Thank you for your help. I looked at the unit SOP & barracks management & non of them specified having to make my bed or put uniforms in the closet. I still went ahead & did it anyways. Since that occasion the CPL has only came to do a Sunday room inspection on me & I have a Saturday room inspection coming up this 3 day weekend.

  • pv2vassar


    If i live in on post hlusing can my ncoic still inspect my house with my wife and kids. There

  • SGT Jane doe


    Can the 1SG decided to do a room inspections on the weekend and make it mandatory for all occupants to be present. ….on a three day?

  • SSG Layne


    Thank you for this article. There is a lot of great advice here !

  • Jessie


    Can leadership enter a room without soldier being present? Or even check my computer while I’m not present? I am wondering this because I have over $20,000 worth of personal items in my room. I don’t like persons in my room when I’m not away and don’t understand how my room is secure if they can come in when ever they feel like it

    • Eck


      Yes, leadership can enter a room without the Soldier present to perform health and welfare inspections. They can only look at what is out in the open. They are not authorized to open drawers move stuff around , etc. That is a search not an inspection. Only the commander or a member of law enforcement can authorize a search, and then, only when probable cause is established.

      As far as your computer goes, they can only look at what is on the screen in open view. If the computer is off they are not allowed to turn it on. If it’s a laptop and the closed, they are not allowed to open it up. If it is on, they are not allowed to dig around the files, open programs, etc.

      I understand how you feel about leadership going through your room without you being present, but it is authorized. I never cared for it when I lived in the barracks. The main reason for these inspections is to see how the Soldiers are living from day to day, ensuring cleanliness and the maintenance of the facilities.

      You mentioned you have over $20,000 worth of personal items in your room. I strongly recommend, if you haven’t already, you fill out an inventory sheet of your valuables, including serial numbers, and have it placed in your unit personnel file. Also, keep a copy for your records. This will assist in the unfortunate event your room is broken into. It will assist with any claim you may have in the event of loss or damage. I would also suggest you look into taking out a renters insurance policy to help cover any unfortunate losses or damage to your items.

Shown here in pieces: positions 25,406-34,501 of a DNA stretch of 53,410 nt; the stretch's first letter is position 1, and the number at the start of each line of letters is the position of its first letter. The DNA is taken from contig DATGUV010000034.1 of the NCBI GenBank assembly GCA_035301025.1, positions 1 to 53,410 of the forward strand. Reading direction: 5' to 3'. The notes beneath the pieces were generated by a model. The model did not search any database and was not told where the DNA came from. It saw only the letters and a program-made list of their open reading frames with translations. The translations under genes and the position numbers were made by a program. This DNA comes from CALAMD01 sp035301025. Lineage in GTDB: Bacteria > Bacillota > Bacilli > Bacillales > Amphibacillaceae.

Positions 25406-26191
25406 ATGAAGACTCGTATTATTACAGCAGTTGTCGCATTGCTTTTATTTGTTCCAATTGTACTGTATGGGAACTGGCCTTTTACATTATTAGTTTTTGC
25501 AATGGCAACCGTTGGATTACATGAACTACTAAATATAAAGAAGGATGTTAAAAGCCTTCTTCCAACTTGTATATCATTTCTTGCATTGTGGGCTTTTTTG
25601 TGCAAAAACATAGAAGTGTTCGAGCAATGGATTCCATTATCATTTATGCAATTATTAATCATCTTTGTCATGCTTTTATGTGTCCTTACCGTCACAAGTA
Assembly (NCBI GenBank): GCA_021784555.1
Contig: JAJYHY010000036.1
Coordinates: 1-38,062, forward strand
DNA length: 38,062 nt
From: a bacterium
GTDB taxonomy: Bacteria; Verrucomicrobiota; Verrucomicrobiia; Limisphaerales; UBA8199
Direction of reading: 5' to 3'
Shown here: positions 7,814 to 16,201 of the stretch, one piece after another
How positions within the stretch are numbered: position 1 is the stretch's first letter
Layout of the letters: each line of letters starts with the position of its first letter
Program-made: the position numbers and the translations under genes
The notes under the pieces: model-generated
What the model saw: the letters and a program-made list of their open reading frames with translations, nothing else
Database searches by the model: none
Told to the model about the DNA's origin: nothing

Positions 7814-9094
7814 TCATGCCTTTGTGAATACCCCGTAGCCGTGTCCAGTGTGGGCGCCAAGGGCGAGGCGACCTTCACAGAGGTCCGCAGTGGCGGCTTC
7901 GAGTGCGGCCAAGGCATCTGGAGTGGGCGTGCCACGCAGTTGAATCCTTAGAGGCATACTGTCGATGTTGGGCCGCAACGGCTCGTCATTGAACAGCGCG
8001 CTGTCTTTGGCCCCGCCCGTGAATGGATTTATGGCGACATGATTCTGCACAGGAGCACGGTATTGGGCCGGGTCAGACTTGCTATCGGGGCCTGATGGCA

I hope you found this useful.

      “I am not an attorney and any views presented are my own and are not to be interpreted as legal advice. Furthermore, my views do not necessarily represent the views of DoD or its Components.”

  • Mike


    Can leadership enter a soldiers room when the soldier isn’t present?

    I ask because this has been happening to me. I’m not hiding anything, but feel disrespected when this happens. This is my home away from home and I don’t let random people in my house while I’m gone.

    They also knock (When I am present) as they are putting the master key in the lock and let themselves in. They don’t even give me time to stand up before they are in my room. I get why inspections are necessary. I’ve seen what happens to a barrack/room that doesn’t get inspected, but a little respect and courtesy goes a long way.

    Thanks for the advice.

    • Eck


      Hi Mike,

      Leadership can enter the barracks unannounced to ensure the health and welfare of the Soldiers living in the barracks. This can occur whether or not the Soldier is in the room or not. There are better ways to perform an inspection when the Soldier is in the room than just knocking and walking in. However, it is not required to wait for the Soldier to open the door.